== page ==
Helene Griffith said she’s naming her new art gallery after an entity she described as “the master creator.” Her Ancient Earth Gallery will open on Mission Street on Oct. 1.
This Saturday she’ll begin her artistic activity in Kenai with a free clay mask-making workshop, hosted by Kenai’s Reading Corner Bookstore at 902 Highland Avenue. Griffith will supply clay, and said anyone interested can make a mask. She’ll continue hosting the workshops until late October.
Griffith said masks have been a longtime artistic interest of hers. The masks she makes are for decorative rather than theatrical purposes, meant to be hung on a wall rather than worn. She shapes their expressions from lumps of clay and will often incorporate found material such as driftwood and grasses — “whatever’s earthy, because the clay is earthy,” she said.
After leading visitors through two months of mask-making, the results of Griffith’s workshop will go on display in the Ancient Earth Gallery at the end of October, coinciding with Halloween. At the beginning of October Ancient Earth will open with an exhibit of Alaskan landscape photography. Afterward, she’ll be seeking more local artists to show on her walls.
The free public mask workshop will be the start of a tradition Griffith wants the Ancient Earth Gallery to maintain — being “a gathering place for the arts.” She plans to show local painters, photographers, sculptors and others, and hopes that some of them will also work in the gallery and teach monthly classes there. She herself plans to teach daily art classes — covering painting and drawing as well as claywork — from 3 p.m to 9 p.m.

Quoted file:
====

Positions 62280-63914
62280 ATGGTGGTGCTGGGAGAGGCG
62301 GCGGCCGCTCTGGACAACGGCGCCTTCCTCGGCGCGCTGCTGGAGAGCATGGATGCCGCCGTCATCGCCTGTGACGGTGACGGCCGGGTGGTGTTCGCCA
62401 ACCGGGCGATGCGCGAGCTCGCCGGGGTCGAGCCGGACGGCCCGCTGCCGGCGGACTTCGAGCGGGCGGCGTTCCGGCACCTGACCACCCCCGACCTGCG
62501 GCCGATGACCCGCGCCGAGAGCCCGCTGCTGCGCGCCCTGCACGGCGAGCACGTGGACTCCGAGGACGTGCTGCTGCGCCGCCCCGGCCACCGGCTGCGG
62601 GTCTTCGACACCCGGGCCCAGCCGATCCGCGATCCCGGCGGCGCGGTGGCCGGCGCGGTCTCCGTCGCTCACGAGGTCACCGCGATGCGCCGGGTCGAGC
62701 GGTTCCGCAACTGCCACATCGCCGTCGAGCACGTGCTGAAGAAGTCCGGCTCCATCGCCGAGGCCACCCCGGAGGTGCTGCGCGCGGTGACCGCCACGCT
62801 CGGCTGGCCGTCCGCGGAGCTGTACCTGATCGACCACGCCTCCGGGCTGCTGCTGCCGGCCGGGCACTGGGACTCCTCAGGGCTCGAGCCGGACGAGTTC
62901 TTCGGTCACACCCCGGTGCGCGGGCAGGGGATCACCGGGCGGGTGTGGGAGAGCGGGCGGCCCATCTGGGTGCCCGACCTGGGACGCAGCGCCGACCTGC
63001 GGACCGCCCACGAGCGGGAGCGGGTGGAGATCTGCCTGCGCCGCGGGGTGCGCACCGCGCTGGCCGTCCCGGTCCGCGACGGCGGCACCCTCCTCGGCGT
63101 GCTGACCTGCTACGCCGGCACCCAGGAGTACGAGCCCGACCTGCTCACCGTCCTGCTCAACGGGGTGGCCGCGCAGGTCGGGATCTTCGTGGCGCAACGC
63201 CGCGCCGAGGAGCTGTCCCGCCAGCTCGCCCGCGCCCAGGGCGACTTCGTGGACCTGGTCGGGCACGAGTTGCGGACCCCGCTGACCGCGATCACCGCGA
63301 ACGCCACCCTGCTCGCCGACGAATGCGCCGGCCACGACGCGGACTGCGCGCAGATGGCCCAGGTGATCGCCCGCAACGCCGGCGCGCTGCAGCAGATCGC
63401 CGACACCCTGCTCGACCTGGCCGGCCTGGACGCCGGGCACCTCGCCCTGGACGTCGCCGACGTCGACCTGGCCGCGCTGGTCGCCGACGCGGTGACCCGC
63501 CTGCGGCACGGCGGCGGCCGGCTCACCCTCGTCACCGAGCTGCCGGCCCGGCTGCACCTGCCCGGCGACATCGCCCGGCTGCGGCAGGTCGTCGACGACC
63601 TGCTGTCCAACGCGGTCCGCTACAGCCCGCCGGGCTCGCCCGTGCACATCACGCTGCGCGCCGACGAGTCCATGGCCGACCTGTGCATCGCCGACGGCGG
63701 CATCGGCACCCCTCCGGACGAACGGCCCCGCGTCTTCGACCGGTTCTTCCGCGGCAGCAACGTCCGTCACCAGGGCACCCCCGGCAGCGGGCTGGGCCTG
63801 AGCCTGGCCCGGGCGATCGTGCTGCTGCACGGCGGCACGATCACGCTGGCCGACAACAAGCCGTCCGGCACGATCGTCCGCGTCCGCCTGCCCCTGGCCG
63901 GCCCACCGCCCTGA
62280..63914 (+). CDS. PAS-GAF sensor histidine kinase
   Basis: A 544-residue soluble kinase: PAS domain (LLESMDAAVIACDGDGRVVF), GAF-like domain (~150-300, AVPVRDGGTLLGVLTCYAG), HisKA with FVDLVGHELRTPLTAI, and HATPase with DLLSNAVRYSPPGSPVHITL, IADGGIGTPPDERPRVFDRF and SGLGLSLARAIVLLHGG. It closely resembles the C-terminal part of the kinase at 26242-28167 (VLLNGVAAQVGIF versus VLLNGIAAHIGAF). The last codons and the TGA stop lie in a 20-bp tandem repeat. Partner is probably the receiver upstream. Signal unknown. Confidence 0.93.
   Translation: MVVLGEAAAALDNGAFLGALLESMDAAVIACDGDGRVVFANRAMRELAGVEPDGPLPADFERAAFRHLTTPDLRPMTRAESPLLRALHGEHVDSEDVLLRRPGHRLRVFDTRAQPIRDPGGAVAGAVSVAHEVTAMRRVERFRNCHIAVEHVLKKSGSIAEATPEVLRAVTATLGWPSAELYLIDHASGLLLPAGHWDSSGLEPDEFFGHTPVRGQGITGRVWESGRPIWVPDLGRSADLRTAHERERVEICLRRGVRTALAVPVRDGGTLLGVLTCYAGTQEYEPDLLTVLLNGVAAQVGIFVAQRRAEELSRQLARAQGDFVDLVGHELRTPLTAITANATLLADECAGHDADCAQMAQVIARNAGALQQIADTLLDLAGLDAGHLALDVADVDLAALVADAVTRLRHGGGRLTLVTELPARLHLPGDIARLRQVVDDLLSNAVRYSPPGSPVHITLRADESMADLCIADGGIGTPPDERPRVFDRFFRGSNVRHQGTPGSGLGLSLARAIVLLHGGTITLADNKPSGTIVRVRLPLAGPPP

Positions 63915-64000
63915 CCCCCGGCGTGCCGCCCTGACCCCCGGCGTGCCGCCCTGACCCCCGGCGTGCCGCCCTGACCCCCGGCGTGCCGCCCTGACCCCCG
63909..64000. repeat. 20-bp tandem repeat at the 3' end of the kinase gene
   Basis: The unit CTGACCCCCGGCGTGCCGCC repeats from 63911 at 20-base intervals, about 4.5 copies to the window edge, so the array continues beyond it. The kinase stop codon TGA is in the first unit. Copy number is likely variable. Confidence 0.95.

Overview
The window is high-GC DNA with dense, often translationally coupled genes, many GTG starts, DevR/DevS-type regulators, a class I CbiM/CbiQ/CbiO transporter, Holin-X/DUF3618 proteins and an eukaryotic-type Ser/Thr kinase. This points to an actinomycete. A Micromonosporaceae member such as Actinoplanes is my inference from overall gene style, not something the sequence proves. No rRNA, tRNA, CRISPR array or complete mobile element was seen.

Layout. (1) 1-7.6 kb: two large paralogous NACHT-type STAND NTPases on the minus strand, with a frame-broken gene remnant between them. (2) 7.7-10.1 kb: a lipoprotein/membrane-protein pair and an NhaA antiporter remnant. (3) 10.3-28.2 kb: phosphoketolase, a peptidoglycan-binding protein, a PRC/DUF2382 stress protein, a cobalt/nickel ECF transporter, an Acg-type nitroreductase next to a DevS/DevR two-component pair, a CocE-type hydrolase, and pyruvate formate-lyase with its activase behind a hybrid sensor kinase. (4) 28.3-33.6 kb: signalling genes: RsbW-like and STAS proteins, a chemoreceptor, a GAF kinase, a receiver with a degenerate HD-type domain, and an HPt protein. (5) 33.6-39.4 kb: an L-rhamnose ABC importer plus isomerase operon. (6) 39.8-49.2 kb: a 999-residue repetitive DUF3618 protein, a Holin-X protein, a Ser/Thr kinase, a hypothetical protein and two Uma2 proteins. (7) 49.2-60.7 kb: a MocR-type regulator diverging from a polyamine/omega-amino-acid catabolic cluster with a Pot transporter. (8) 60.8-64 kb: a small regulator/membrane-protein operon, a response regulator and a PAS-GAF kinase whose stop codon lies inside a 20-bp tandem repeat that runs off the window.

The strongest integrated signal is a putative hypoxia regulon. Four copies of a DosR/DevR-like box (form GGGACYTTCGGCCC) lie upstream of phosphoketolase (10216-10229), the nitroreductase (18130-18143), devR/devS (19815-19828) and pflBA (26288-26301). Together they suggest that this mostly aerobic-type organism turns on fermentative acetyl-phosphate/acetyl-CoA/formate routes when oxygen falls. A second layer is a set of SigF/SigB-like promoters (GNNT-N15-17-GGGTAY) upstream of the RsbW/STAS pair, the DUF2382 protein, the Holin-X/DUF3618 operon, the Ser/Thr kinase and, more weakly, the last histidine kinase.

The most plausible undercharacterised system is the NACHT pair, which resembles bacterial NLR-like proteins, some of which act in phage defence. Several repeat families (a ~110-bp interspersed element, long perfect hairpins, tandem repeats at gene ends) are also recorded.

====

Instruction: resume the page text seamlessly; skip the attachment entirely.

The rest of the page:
Griffith previously exhibited her masks at a gallery she owned in Prince George, British Columbia, where she lived until moving to Kenai three months ago. She came following her son, a machinist moving for a new job.
“I’m doing my dream,” she said of the move to Kenai. “I wanted to come to a place where it’s untouched, or as untouched as possible, by what’s going on on the planet, the total destruction of our environment. I find that Alaska still holds the way it used to be, and the way it could be. There’s a potential that if we honored the Earth it could change things. I think it’s the most beautiful place I’ve ever seen.”
Griffith, who called herself “a student of Zen Buddhism and Daoist philosophy,” said her approach to making art relies on an escape from self-consciousness.
“You basically stop your internal dialogue and your self-criticism, and you become like a child again,” Griffith said. “No inhibitions, and you create from your inner peace, without criticism, without anything you’ve ever learned. Just do it like children do.”
The resulting masks, Griffith said, reveal more than conceal.
“People have done masks for centuries, and it just represents basically our spirit form, who we are or who we want to be,” Griffith said. “Who you hope to be or who you don’t want to be. You see something and you can put your hopes and fears into it.”
Reach Ben Boettger at firstname.lastname@example.org.